| 6:31 pm on Jan 22, 2005 (gmt 0)|
I moved this to Website Technology in the hope that it would get a little more activity. I'm a big fan of "tell a friend" functionality. If you search for "secure tell a friend script" you get some hits, but I'd be interested to see if someone has experience with the techniques needed to avoid rogue use.
| 6:38 pm on Jan 22, 2005 (gmt 0)|
Hi. I wrote my own "Tell-a-friend" script which uses the users email address and name.
It prevents spamming since the outgoing email has the senders name and address on it, so it better be going to only friends.
That information comes from the database as part of their profile so they are not apt to spam.
| 7:08 pm on Jan 22, 2005 (gmt 0)|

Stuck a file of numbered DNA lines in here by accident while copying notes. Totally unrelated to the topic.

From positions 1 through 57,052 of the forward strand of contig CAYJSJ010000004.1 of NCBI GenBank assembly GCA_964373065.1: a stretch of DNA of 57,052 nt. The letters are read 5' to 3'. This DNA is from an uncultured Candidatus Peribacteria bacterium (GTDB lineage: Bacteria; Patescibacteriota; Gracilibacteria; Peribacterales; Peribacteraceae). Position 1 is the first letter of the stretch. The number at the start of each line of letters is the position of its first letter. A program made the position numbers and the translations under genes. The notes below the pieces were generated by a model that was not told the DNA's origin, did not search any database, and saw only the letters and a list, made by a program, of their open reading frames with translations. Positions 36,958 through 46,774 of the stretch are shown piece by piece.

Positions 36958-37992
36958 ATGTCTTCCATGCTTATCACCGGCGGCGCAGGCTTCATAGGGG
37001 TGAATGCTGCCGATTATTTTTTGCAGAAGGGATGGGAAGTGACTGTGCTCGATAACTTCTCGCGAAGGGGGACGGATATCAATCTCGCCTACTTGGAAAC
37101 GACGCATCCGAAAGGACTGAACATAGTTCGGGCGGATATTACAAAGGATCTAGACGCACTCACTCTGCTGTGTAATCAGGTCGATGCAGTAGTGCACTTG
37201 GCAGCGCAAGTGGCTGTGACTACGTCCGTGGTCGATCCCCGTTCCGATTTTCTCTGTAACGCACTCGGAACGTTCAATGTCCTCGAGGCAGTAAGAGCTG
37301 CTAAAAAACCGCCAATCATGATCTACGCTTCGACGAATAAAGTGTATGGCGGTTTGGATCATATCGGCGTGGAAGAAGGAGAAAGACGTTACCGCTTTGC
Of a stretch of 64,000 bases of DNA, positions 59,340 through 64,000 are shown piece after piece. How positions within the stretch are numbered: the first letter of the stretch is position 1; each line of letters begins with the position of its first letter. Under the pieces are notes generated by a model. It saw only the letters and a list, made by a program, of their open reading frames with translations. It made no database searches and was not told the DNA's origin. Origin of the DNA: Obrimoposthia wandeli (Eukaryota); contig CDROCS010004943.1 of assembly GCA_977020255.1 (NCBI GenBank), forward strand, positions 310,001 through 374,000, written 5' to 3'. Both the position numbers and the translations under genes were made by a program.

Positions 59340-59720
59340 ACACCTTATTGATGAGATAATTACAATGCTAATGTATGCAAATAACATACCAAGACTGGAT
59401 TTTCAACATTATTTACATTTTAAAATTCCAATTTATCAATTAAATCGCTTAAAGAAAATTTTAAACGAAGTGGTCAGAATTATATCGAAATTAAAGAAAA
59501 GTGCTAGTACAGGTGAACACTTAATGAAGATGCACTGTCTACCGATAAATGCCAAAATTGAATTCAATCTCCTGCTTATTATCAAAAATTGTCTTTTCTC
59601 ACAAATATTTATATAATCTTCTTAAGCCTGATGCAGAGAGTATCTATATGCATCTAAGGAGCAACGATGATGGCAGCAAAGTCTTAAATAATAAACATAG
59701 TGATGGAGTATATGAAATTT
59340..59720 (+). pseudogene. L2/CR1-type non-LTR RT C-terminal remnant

I'm glad you asked this because I'm wanting to do something similar so it made me think of something I hadn't thought about.
I think I'd definitely limit the fields to "email" and "sender's name".
Another thing I would do is limit the number of times a person could refer a link to someone to prevent malicious/annoying email. I'd also make sure there was no way the mailer worked unless the referer was from the page you have the "send to a friend" link on.
If you want the person sending the link to be able to enter their name, how about just limiting the "sender" field to 15 characters or so? If you want to prevent links from being sent, I'd use a string checker to check and make sure there's no "http://" or "www".
| 1:18 am on Jan 23, 2005 (gmt 0)|
As a (very) basic measure, you could create a md5 hash for the time (and additional seed words?) and have it as a hidden input on the tell-a-friend page, then, when the page is POST'd, you could compare the hash against the new time hash, and if its within 2 seconds, don't send it, assuming its spam. Not perfect by any means, but it may cull some of the more basic spam you might face.
Its late though, so someone will surely come along and point out all the flaws while I'm asleep :)